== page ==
Why “prickles and goo”?
The phrase “prickles and goo” comes from an quote by Alan Watts, in his essay on “The Nature of Consciousness“:
There are basically two kinds of philosophy. One’s called prickles, the other’s called goo. And prickly people are precise, rigorous, logical. They like everything chopped up and clear. Goo people like it vague. For example, in physics, prickly people believe that the ultimate constituents of matter are particles. Goo people believe it’s waves. And in philosophy, prickly people are logical positivists, and goo people are idealists. And they’re always arguing with each other, but what they don’t realize is neither one can take his position without the other person. Because you wouldn’t know you advocated prickles unless there was someone advocating goo. You wouldn’t know what a prickle was unless you knew what a goo was. Because life isn’t either prickles or goo, it’s either gooey prickles or prickly goo.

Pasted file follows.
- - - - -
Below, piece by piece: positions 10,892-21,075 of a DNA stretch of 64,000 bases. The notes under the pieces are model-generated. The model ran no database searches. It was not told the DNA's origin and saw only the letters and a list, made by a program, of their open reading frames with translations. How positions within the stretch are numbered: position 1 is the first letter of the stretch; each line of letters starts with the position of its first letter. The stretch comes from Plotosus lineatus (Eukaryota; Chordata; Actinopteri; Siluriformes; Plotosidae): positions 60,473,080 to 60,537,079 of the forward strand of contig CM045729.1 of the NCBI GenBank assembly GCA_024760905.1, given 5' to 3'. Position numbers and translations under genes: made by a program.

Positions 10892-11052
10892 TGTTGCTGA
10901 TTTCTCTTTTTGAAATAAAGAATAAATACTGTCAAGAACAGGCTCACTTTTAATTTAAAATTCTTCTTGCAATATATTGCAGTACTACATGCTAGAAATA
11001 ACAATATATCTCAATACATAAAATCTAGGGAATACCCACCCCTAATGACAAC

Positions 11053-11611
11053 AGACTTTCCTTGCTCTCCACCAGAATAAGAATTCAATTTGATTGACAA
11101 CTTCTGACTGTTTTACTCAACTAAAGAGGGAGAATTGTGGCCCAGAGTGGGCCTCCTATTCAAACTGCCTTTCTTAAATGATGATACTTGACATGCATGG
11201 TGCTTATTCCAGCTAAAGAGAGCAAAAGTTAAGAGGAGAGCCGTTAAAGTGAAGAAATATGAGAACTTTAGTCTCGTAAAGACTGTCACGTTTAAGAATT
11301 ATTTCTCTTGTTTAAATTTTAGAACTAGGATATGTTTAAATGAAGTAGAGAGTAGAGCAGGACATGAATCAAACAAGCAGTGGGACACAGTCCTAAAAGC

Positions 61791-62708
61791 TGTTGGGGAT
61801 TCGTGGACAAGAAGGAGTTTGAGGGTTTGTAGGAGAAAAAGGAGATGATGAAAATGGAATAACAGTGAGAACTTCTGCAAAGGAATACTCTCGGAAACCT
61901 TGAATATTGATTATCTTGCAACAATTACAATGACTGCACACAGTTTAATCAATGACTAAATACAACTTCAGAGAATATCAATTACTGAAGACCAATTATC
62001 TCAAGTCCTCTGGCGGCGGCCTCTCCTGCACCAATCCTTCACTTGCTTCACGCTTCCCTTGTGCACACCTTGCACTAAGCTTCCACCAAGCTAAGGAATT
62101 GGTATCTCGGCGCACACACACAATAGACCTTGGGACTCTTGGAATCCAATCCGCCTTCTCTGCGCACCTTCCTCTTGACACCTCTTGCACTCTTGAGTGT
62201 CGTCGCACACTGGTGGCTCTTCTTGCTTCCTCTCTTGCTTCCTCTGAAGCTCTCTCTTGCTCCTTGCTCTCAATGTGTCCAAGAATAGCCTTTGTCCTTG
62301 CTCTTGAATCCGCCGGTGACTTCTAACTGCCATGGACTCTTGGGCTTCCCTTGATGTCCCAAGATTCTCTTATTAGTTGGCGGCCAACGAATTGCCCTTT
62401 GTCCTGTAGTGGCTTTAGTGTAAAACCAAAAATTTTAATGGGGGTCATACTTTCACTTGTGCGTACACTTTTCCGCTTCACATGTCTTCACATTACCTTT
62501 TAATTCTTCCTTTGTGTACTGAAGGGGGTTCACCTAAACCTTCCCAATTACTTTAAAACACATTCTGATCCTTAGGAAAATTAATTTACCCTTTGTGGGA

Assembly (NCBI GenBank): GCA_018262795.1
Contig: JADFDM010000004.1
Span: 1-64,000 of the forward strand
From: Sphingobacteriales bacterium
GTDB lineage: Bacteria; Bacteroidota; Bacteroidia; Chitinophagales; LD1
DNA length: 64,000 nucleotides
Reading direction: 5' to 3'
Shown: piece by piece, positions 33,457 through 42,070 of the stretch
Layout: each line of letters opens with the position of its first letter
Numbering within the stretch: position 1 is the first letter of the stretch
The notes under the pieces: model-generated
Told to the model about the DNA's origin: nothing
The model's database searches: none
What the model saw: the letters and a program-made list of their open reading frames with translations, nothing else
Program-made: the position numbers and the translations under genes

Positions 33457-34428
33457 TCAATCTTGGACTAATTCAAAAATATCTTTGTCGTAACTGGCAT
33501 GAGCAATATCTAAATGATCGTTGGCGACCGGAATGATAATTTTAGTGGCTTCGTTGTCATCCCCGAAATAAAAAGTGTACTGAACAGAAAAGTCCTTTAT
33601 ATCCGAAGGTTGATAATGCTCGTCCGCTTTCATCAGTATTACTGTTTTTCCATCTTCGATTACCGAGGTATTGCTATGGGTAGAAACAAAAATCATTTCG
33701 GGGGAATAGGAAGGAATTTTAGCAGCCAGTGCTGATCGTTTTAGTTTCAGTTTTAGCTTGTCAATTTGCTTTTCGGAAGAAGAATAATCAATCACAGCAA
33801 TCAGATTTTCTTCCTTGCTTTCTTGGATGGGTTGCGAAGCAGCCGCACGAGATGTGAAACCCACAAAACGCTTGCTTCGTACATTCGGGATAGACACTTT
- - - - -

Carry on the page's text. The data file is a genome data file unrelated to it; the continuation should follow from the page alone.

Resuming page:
Kevin Simler also has an excellent essay on this concept in relation to identity, over at Melting Asphalt!
You can watch part of Alan Watts’ lecture on “prickles and goo” as an animated short:
The Tumblr linked to this site was started under the username “fractalotl”. It’s a portmanteau of the words “fractal” (a type of self-similar pattern that repeats at various scales) and “axolotl” (Ambystoma mexicanum, an aquatic salamander from Mexico that never quite grows up as expected). I had nothing to do with this OpenProcessing rendering of a fractalotl, but I think it’s adorable.